Garden theater greenfield mass

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When it was first built in 1929, the Garden Theatre was a small town single screen jewel. Murals portraying the area’s hills and gardens were painted on the walls, and ‘buildings’ and ‘stars’ twinkled in the ceiling. In 1986, the movie house was cut into six underwhelming screens under the ownership of Western Massachusetts Theaters.
Owing to unpaid taxes, the city had already taken over the now six-plexed theater. Because of Goldstein’s poor treatment of several theaters in the city, the town, which repaired and operated the theatre while Goldstein was preparing to pay off the tax burden, was hesitant to return the theatre to him.
Only the Garden Cinemas has been in business as a movie theater in Western Massachusetts. The Rivoli, Amherst, Calvin, Showplace, and a number of other buildings have been converted, destroyed, or sold.
The owners are putting the cinema up for sale, according to this article in the Greenfield Recorder (http://www.recorder.com/story.cfm?id no=8307371), which could delay a potential conversion of the building into a performing arts center. It’s a tricky situation, so hopefully something can be sorted out. Five of the cinema screens could be moved to nearby buildings, and most of the original auditorium could be rebuilt as part of the restoration.

First time going to the movies since pandemic | greenfield

The Garden Theater Block, located at 353-367 Main Street in Greenfield, Massachusetts, is a historic commercial block and theater. The city’s largest theatrical performance venue is housed in the Colonial Revival building, which was completed in 1929. The theater is a one-of-a-kind “atmospheric” garden theater, with artwork and mechanical systems that offer the interior a natural feel. The structure was added to the Main Street Historic District in 1988 and was listed on the National Register of Historic Places in 1983. [two] The Greenfield Garden Cinemas is now the name of the theater.
The Garden Theater Block is located on the south side of Main Street, just east of Bank Row, in downtown Greenfield. It’s a steel-framed building with a two-story front portion in Colonial Revival style that’s finished in brick and mortar. Seven parts of the facade are articulated by stone pilasters. The outer parts are all commercial storefronts, with recessed doors on the ground floor flanked by display windows and two sash windows on the upper level. The theater entrance, which is deeply recessed and sheltered by a wide marquee, is located in the central bay. The bay is capped by a gable, and the windows above the marquee are topped by rounded blinds. The theater’s interior is lavishly decorated with garden-themed carpeting and murals by noted theater muralist Frederick Marshall portraying New England scenes. The ceiling has lighting panels that mimic stars, some of which twinkle, as well as machinery that simulates cloud movement through the ceiling. [two]

Greenfield garden theater reopens with classic film line-up

Gobeille said on Thursday that in the short term, they plan to spend around $250,000 in upgrades and then move on. New seating was ordered earlier in the day for four of the seven cinemas that were not upgraded during a previous renovation, and installation will begin in January once the seats arrive.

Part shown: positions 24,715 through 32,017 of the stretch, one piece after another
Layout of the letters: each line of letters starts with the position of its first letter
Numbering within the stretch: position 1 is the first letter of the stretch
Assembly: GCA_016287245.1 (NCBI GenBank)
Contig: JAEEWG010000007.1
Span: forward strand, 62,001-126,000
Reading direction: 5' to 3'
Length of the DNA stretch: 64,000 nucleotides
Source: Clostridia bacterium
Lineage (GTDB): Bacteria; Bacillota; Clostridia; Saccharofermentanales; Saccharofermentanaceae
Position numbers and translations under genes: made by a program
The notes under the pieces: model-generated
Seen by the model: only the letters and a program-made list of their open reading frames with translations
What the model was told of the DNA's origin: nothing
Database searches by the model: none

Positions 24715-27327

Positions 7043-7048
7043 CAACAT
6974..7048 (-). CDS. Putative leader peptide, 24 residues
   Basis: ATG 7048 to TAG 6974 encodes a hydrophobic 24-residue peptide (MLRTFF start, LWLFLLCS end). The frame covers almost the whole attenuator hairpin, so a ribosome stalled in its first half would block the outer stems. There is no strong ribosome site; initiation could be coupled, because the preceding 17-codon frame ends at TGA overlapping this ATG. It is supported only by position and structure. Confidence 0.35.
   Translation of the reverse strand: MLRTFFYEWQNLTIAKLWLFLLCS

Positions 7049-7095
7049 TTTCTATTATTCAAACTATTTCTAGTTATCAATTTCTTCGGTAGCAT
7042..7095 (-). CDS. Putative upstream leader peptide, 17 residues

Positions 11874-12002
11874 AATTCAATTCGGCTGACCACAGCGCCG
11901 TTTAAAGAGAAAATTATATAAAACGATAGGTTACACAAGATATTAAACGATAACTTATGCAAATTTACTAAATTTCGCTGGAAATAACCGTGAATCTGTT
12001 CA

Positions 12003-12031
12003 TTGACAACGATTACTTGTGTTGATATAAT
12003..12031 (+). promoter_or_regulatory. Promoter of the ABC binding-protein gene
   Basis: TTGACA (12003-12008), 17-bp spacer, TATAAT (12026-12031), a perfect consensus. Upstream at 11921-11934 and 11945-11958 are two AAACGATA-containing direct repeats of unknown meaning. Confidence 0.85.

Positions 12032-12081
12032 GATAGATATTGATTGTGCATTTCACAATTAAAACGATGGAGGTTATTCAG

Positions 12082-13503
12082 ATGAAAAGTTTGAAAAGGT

Money that would have gone into buying the building will now be used to build a parking garage to help all of the businesses expected to arise as a result of the district’s renovation, he said.
Three buildings on Bank Row, just around the corner from the theatre, have been purchased by the authority. It’s also working to secure the former Hapco Auto Parts building on Olive Street, which is just around the corner from the Bank Row block.
The fate of the historic building was up in the air in 1999, after Goldstein closed the Garden Theater, which was in disrepair. Preservation MASS, a non-profit preservation group, listed it as one of the top ten most endangered sites.

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First Signal is finally ready for release after four years of development. I can’t help but think back on all the events that have led up to our world premiere on March 26 at the Greenfield Garden Cinemas for a one-week engagement. I’ll never forget that day at the Naval Justice School in Newport, RI, when Patience McStravick and I started talking about making a film that would mostly take place in one room. Then I used those ideas to generate First Signal by going through my “First World” archive. Patience introduced me to Daniel Groom, an intrepid filmmaker who was eager to bring First Signal into production. With the production team in place, First Signal was able to transition from script to practice. The truth will be brought to life in a theater on Friday at 7 p.m., just as it was planned.
Some of us will fly to another location a few days after our world premiere to tape actor interviews as part of our upcoming VOD release marketing efforts. The marketing plans I’ve created over the last few months are probably the most detailed I’ve ever created for a project. And it’s not only about the local ads attached to our world premiere, but also about reaching out to the rest of the world once First Signal is available on VOD. It’s not only about posting on social media; it’s also about coming up with new concepts and material to bring First Signal to new audiences.